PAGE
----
4. Hi, first time posting. No experience with Antidepressants but my girlfriend just started taking them I've known her for 4 years now and we are long distance. I've been planning on making the move to her state very soon but she recently got on an SSRI to help with her anxiety. I think i made it clear that i'm against these drugs and she knows what's best for her, but I am so scared that she will end up loosing herself to these drugs and become a different person. I'm worried about moving there and her being a different person or her becoming distant/ less interested in me. ultimately making it a very hard move. I let her know my concerns and she wants me to support her. I wish I could but I cant get over this hunch about what might happen. Does anyone have insight? She plans on taking them for a few months, but I feel like that is enough time to do damage. Please help me understand how to handle the situation. Edit: she doesn't want to tell me which one she's taking because she doesn't want to worry me further. But its 10mg.
  5. I'm currently in a relationship of three and a half years, which has been the best of my life. My partner is incredibly loving and supportive, and despite being (rightly) sceptical about psychiatric drugs, has always supported my right to autonomy in determining what form of therapy is best for me. I couldn't ask for a better partner - the only caveat is that she currently lives in the US, while I am in the UK, so we are doing long-distance. But we communicate daily via text and have regular video calls, and I'm hoping to move out there later this year. More recently, my constant mood swings (which I believe are the result of SSRI 'poop-out,' as they closely resemble my previous w/d symptoms) have been putting a strain on our relationship. Because of the time difference, I'll sometimes stay up late at night talking to her, and this is when my thought patterns can be the most circular and detached from reality - when I'm the most prone to 'neuro-emotions.' I keep seeking reassurance from her about our relationship, which has always been rock solid, and this is clearly making her stressed and unhappy. I feel horrible and I keep promising myself I'll stop, but my brain keeps finding new ways of tricking me into doing it again. She takes everything I say very seriously, even if it's fairly nonsensical or flat-out contradicts things I've said before, and it can be difficult to convince her that my thoughts were 'just' neuro-emotions after the fact. Does anyone have tips for managing this side of things in a close relationship? Going into a taper I feel like the neuro-emotions will be an ongoing problem, and I'm afraid of losing my ability to be a reliable and emotionally supportive partner.
  6. What do you do when the people closest to you don't understand what you are going through? Or how the things they ask of you affect you? My wife fluctuates between being totally loving and supportive, to just not understanding what I am dealing with at all. For instance, she just texted me now (I'm at work, which is a whole level of suffering during withdrawal all its own, as most of you know). She wants me to stop on my way home at her sister's house to pick up some leftovers. But my commute - which is long and can have heavy traffic if I don;t time it perfectly - is one of my key stress triggers. So making a variation in it is filling me with dread. My heart is starting to race! Also, what if her sister wants to engage in conversation? Conversation is another stress trigger for me! And after I disappear only 2 hours into the family Easter party (due to huge anxiety), she's probably full of questions (we haven't really told her what's going on). I don't get it. One minute, my wife is the most sympathetic person in the world, but then she gets tunnel vision and thinks I should just deal. I can't say no to getting the food, because that could trigger an argument - talk about stress then! So what do you guys do when you are faced with people not understanding what you are going through? Is there a video we can show them? SJ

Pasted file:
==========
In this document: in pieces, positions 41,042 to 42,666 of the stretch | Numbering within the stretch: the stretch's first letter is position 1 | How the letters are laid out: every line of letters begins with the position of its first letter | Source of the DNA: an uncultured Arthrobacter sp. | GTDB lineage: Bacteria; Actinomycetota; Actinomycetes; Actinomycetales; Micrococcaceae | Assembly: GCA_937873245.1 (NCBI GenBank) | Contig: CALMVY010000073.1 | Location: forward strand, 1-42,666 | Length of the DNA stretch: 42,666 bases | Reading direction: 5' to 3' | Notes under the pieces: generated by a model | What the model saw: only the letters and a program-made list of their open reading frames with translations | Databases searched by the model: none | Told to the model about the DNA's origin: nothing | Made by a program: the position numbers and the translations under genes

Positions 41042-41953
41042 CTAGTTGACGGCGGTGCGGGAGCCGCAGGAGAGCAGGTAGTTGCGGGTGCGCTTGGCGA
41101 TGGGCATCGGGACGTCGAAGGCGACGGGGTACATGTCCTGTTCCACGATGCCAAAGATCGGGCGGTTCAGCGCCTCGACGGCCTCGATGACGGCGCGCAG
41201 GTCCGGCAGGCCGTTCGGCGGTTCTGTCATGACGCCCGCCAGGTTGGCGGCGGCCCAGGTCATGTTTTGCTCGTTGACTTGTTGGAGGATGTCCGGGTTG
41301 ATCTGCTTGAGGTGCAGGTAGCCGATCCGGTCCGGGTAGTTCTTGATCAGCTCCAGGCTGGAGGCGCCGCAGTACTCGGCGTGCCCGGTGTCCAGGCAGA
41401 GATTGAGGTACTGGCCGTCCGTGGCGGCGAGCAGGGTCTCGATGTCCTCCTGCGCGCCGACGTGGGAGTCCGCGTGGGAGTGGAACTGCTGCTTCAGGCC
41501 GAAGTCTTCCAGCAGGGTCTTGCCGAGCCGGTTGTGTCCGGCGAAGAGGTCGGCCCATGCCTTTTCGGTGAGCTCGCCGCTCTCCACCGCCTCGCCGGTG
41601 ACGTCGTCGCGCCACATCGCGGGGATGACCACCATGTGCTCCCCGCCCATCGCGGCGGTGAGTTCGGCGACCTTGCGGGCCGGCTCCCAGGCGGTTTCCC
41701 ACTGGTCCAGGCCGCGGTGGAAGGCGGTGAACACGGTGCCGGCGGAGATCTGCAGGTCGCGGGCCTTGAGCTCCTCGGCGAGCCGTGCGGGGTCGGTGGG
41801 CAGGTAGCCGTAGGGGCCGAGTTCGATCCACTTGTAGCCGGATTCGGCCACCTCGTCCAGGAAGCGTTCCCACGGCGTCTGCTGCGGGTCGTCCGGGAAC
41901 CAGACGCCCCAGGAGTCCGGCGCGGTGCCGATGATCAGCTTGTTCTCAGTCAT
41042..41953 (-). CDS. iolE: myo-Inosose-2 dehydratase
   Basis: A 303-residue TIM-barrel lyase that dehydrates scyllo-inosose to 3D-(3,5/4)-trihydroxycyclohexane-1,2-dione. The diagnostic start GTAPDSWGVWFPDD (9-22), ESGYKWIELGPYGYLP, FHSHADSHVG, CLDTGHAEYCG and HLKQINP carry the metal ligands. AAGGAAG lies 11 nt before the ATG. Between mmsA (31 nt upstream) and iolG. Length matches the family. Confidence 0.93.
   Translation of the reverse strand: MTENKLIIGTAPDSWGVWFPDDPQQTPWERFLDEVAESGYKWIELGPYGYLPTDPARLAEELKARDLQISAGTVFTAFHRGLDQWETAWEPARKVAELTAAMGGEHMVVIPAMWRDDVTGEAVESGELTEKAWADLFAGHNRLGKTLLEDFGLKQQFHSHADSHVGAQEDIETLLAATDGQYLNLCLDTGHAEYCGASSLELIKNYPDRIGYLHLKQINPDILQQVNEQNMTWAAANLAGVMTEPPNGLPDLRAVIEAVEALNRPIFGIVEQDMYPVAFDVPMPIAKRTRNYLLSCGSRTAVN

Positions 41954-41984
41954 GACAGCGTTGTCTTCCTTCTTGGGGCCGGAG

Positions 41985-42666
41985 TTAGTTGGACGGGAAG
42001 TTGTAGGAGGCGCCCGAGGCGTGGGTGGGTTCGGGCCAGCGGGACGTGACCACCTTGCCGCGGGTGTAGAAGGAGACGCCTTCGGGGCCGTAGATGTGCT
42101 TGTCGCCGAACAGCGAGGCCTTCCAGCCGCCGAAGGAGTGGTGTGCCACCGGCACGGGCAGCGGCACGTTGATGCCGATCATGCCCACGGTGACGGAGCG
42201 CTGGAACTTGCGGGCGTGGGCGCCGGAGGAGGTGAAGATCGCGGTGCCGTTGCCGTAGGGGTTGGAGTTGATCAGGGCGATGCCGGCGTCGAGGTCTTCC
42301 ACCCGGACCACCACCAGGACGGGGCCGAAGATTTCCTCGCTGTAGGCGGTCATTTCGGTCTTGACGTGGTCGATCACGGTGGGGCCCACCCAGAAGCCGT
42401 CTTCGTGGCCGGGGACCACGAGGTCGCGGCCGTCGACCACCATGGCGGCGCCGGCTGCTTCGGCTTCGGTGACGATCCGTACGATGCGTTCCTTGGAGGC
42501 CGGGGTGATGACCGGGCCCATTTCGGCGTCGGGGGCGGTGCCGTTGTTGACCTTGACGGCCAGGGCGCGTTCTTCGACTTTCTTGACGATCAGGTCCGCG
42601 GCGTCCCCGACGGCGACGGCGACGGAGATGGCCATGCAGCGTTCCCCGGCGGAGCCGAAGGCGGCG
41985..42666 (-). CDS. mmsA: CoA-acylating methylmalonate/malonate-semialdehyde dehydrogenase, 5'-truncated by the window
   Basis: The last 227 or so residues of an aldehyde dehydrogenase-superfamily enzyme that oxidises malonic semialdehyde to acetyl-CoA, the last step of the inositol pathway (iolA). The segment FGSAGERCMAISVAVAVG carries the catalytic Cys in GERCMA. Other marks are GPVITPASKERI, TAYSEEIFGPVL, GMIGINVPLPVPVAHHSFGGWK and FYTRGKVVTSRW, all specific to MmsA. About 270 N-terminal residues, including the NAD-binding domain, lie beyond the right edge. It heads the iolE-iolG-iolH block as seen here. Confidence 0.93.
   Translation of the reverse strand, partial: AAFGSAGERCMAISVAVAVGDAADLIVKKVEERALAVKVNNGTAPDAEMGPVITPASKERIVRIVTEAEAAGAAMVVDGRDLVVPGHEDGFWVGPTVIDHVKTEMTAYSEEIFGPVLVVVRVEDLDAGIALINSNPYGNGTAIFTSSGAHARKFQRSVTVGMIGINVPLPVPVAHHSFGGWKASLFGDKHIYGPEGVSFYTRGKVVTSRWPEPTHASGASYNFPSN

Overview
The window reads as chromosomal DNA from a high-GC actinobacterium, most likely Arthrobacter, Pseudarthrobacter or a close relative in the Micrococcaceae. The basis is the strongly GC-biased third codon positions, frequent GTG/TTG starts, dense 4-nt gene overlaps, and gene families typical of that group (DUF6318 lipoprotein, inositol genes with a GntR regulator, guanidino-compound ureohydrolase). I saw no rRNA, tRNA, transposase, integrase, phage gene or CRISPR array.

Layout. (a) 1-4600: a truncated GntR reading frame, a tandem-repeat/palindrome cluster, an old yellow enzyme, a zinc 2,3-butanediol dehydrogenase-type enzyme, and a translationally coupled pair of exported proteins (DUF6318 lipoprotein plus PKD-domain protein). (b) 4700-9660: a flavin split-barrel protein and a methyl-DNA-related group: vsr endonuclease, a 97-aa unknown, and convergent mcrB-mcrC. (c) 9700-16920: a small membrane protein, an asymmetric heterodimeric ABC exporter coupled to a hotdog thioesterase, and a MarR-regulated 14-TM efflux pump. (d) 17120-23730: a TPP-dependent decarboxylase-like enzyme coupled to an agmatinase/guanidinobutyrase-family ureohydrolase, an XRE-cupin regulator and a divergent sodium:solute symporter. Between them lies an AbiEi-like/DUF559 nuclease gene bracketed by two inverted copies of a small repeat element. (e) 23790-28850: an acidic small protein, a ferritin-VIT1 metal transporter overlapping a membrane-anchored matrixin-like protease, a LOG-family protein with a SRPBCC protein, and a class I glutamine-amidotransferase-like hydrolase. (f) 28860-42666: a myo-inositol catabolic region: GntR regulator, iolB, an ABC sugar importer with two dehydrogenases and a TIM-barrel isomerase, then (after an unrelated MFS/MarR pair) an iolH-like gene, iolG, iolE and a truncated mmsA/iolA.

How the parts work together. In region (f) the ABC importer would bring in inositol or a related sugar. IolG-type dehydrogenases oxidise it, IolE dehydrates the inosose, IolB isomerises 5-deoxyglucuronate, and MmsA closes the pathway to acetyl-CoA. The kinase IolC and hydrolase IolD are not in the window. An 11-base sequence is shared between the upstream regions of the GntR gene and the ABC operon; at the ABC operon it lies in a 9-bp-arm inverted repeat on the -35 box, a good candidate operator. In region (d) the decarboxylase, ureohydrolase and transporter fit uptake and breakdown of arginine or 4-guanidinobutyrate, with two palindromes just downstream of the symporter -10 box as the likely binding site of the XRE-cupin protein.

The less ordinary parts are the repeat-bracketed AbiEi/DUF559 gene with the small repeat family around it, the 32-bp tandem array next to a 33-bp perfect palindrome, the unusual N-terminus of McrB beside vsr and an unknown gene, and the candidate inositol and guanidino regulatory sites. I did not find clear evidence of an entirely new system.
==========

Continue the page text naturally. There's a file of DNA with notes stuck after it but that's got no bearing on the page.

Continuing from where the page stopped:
7. I am now in my seventh month of protracted withdrawal syndrome (I had to go cold turkey because of sub-acute serotonin syndrome --mostly parkinsonism and brain fog erupting into a lethal level of high blood pressure and analphylaxis -- new one!). I am now worse than I was last winter when I was bedridden. Biggest problems all center around my autonomic nervous system -- sleeping, eating, blood pressure, neuropathies, as well as a deep depression. Of course, I have had a lifetime of major depressive disorder -- but I really fought my way through it. I was fun, funny, and high achieving! I am now for the first time emotionally numb (can't even cry). For the past ten years I was depressed and on increasing doses of meds (why I am here) but got by (and actually excelled at some things, like my teaching) until I became ill. I am now on disability and can't imagine working again. I had been obsessed with suicide for several months. Can't do it -- I have a beautiful adult son and a loving husband. I also have a lovely home I now can barely leave. So the big question is, how do people experiencing this find hope, strength, things they can do, and and a life to live? I also feel so shunned -- by friends and even doctors! Have some great stalwarts by my side, but I really can't do much now. My life has turned into the couch for the most part I would so appreciate encouraging and kind words! (Silver lining -- my new appreciation for kind, good people!)